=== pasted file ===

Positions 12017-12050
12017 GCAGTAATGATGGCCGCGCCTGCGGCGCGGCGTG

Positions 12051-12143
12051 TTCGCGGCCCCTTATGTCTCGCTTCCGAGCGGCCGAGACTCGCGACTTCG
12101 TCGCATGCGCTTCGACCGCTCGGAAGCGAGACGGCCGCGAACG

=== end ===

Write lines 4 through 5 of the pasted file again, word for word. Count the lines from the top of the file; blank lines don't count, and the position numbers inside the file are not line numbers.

12051 TTCGCGGCCCCTTATGTCTCGCTTCCGAGCGGCCGAGACTCGCGACTTCG
12101 TCGCATGCGCTTCGACCGCTCGGAAGCGAGACGGCCGCGAACG